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Boston Initiative Trains Intellectually Disabled Teens To Resist Abuse

People with developmental disabilities are up to 10 times more likely than others to experience domestic violence or sexual abuse, according to a study from the Massachusetts Department of Public Health. But a new program in Boston Public Schools is empowering the disabled to fight back.

Meg Stone is with Malden-based disability services provider Triangle. She says abuse prevention for the disabled has particular challenges.

“People with disabilities are often in a position in which other people are involved in their intimate care and their activities of daily living,” Stone said.

Things like getting dressed, bathing and other things, “And there are times when those acts of intimate care are provided in a way that doesn’t respect the person’s privacy and the person’s integrity,” she said. “And for some people with disabilities, that teaches them that their privacy is not important, that you know, anybody can touch them in any way possible. And for lack of a better way of putting it, that makes a perpetrator’s job easier.”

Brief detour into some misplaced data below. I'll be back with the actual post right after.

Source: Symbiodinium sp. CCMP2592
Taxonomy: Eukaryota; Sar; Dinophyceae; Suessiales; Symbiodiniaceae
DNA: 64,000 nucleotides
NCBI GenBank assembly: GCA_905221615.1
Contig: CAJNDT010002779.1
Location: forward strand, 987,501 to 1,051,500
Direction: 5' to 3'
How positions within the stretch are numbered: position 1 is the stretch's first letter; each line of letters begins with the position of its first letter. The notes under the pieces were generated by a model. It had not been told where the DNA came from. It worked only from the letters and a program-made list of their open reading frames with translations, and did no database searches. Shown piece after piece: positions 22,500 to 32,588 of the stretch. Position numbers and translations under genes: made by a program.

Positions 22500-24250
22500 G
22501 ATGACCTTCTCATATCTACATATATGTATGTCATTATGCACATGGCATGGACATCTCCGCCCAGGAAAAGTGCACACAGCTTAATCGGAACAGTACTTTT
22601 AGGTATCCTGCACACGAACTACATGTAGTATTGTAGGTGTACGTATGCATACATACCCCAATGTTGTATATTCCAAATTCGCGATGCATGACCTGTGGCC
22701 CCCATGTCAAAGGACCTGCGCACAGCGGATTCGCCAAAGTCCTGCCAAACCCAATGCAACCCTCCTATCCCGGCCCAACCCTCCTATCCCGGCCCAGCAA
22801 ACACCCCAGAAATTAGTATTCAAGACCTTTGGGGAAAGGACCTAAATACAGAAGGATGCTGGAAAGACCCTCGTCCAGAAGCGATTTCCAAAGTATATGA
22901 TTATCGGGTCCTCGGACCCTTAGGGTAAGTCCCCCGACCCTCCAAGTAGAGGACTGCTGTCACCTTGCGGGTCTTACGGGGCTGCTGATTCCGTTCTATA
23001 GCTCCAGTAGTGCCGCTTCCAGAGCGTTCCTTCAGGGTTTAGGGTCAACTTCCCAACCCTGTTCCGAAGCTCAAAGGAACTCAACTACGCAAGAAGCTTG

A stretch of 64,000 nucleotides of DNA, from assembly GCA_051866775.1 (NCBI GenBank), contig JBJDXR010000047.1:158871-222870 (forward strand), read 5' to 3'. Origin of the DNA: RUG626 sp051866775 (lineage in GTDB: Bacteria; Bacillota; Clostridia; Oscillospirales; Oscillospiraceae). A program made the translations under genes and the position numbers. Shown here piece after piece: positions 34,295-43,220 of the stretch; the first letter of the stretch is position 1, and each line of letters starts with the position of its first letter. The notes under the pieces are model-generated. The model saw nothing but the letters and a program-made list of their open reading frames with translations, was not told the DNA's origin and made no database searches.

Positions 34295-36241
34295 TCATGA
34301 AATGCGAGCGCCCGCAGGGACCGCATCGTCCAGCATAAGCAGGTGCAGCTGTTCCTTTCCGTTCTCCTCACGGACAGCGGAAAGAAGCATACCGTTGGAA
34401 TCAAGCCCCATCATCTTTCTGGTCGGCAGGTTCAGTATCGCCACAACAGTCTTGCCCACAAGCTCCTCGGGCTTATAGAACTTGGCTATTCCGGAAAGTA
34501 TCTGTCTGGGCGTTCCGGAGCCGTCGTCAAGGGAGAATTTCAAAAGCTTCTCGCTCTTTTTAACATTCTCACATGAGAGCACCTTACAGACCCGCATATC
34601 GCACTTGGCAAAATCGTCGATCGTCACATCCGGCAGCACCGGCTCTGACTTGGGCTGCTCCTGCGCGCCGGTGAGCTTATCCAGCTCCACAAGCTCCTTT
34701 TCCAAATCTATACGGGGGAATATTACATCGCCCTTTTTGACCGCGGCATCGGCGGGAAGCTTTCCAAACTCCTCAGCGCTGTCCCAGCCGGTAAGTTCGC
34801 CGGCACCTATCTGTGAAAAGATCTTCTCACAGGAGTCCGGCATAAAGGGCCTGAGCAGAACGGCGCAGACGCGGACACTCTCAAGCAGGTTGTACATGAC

So Stone and her colleagues developed a program they call IMPACT: Ability, a 10-week course that trains the disabled to recognize their personal boundaries, assert them, and if necessary, defend them by force. Starting this school year, they’ve been given a $500,000 matching grant from the Robert Wood Johnson Foundation to offer the class to special education students in the Boston Public Schools.


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  • Anonymous

    Aren’t a lot of caretakers victims of assaults by people with limited mental abilities?  Teaching them to poke out eyes might not be the best idea. 
     
    Also if the abuse is often from caretakers whom the victims would know intimately, doesn’t his wearing sunglasses lead the students to think they need to fear strangers and not to be cautious of someone they know who is more likely to be the abuser. 

  • Meg Stone

    There is not good data showing that people with disabilities assault caregivers in large numbers. The data on the prevalence of abuse perpetrated against people with disabilities is much more robust and much more clear. IMPACT:Ability does teach people skills to address both strangers and familiar perpetrators. We also take great care to assess each group before determining which (if any) physical skills to teach. We only teach physical skills to groups that have demonstrated that they are effectively using verbal and other strategies.

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